Table of Contents
Part II: Company Factor
Welcome back to a detailed report on Alganon and the company behind it, Quest Online. In part one, we outlined the basic premise and strategy for the game and the company itself, as it was envisioned by the founders. Today, we take a look at some of the strengths and advantages that Quest Online possessed, both in terms of the technologies available to it, as well as its people.
According to Anthony Capucci, core competencies can be viewed as ‘collective learning in the organization, especially how to coordinate diverse production skills and integrate multiple streams of technologies.’ You can think of them as unique skills that a company has in terms of resources available to it. One of Quest Online’s key competencies lied within its employees. David Allen managed to cull together a team comprised of young, but talented employees. These individuals were not only knowledgeable in their fields, but hungry to learn and advance. On the surface, the management wanted to encourage communication and self-responsibility in order for Quest Online to remain flexible in the long run. This was meant to give the company an edge over its competitors. Thus, the overall goal was not to improve in all areas of the business, but only the ones that were vital to development at the time.
The company’s second core competency was reflected in its production strategy. Key team members familiarized themselves with the technology available to established players such as Blizzard and Turbine. Then teams added their own set of tools and assets to the mix, even adding improvements and certain middle-ware license deals along the way. This allowed Quest Online to create stand-alone game elements and modules at a smaller price and at a faster pace than its competitors.
Applying a concept of technology strategies proposed by researcher Chris Freeman in 1982, it is evident that QOL adopted a defensive approach that realized the company’s technological know-how to its full advantage. The company did this by focusing on innovation in MMOG production rather than Alganon itself. The result was a technological pipeline that was more efficient and quicker at producing games than any of the company’s competitors. As a testament to this, QOL planned to make use of this platform in all its future games.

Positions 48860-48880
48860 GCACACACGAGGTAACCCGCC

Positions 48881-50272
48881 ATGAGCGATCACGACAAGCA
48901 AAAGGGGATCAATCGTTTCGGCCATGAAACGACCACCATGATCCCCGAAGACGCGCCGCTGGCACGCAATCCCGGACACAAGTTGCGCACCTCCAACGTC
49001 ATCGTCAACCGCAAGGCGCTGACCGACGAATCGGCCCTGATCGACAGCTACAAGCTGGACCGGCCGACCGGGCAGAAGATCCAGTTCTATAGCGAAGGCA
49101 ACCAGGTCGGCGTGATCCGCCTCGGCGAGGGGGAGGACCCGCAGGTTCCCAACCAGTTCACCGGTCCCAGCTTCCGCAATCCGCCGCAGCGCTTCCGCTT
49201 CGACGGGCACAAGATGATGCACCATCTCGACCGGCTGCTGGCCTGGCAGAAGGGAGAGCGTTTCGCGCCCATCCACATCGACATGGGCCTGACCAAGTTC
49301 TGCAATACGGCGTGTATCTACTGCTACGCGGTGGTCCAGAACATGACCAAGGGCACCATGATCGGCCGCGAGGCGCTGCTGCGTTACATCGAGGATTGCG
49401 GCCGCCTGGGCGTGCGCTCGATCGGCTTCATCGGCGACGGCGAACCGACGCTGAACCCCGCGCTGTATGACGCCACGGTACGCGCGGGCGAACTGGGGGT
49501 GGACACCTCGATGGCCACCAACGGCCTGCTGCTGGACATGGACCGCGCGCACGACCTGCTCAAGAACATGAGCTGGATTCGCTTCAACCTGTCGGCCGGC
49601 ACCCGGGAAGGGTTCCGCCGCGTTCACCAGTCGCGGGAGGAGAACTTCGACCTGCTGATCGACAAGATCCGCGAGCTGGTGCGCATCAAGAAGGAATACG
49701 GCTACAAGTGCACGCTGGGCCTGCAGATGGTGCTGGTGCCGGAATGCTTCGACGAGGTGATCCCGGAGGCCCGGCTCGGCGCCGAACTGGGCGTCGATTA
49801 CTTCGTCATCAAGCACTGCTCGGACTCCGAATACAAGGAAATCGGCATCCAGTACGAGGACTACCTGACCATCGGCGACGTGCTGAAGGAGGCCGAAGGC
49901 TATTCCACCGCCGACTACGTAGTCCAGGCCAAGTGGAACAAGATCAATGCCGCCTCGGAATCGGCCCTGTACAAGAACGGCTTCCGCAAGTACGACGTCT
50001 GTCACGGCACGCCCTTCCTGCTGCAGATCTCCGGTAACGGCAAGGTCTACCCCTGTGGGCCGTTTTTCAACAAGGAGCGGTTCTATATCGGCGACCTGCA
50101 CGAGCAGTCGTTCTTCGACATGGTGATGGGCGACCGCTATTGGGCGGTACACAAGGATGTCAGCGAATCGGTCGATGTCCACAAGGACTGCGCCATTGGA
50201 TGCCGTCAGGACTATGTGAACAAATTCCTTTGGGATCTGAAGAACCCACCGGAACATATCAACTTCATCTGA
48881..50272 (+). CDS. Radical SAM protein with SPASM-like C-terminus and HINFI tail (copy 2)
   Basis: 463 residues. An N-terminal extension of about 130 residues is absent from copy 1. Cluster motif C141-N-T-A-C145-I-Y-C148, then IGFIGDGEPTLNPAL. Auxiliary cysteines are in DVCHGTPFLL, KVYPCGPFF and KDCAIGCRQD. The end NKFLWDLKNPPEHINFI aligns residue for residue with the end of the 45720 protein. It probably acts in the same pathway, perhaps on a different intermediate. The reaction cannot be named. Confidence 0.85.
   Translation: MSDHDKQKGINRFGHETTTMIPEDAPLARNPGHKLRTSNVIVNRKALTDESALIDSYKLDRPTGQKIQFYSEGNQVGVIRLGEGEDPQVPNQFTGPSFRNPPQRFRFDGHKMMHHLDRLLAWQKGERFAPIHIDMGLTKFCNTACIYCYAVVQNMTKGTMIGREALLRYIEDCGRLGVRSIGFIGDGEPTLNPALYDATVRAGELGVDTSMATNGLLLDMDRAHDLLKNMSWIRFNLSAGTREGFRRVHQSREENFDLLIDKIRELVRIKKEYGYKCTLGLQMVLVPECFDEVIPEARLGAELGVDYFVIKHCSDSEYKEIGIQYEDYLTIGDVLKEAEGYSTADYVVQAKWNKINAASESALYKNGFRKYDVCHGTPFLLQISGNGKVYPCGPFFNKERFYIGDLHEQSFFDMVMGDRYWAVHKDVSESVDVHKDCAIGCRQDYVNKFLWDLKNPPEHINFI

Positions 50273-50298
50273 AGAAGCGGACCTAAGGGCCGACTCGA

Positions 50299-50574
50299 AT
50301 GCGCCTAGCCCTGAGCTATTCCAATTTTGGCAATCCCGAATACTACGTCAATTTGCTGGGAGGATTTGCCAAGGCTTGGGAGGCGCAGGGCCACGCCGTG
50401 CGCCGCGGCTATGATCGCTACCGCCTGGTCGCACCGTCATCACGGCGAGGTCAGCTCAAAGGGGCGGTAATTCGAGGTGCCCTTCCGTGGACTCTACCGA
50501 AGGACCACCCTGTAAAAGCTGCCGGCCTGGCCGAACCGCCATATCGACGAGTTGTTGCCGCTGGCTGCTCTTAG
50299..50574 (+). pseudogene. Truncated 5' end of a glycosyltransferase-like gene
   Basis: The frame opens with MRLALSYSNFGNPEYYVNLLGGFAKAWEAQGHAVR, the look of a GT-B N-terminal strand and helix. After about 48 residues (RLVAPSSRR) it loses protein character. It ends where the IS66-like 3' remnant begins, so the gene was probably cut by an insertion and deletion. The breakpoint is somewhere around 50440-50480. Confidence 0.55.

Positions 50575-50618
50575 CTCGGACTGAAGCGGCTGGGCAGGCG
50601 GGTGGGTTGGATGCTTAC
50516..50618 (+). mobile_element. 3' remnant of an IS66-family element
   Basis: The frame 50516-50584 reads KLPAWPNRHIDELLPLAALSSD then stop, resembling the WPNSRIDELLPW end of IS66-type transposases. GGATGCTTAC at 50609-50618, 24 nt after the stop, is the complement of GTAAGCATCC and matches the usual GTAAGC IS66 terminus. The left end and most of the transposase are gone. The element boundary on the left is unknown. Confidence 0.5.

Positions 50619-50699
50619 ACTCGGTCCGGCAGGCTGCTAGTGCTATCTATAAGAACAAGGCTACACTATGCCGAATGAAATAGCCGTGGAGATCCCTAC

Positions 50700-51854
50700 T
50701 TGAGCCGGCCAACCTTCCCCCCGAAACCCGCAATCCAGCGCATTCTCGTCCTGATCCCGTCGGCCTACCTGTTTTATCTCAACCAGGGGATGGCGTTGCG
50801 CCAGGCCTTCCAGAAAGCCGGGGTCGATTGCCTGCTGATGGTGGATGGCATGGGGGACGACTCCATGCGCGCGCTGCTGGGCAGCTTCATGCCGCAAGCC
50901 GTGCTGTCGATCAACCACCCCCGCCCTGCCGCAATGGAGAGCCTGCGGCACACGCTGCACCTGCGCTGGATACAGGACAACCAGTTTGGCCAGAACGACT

The business model chosen for Alganon was similar to the major brands already on the market. It consisted of an initial purchase of the game, as well as a monthly subscription which ensured access to a persistent game world and planned future content patches. In this way, the game is viewed as a service to the consumer. One built with long-term goals in mind. The relationship between the company and its player base was paramount at all stages of development. Something Quest Online soon had to learn the hard way.
After several delays, set backs and financial injections, Alganon finally underwent a ‘soft launch.’ Players that pre-ordered the game were given access to an early build. The feedback was far from favorable, with the vast majority of players canceling their pre-orders and complaining about the unfinished state of the game. Not to mention the ‘copy-cat’ feel due to a close resemblance to Alganon‘s popular rival, World of Warcraft.
As a result of the feedback, the launch of the game was delayed once again, and additional funding made available. David Allan was replaced by a new leader, Derek Smart, under a ‘vote of no confidence’ by the initial group of investors who had provided all the financial resources up to that point. As of the date of this writing, the game has retained a core team and is still undergoing development with its business model having been shifted to free-to-play (F2P).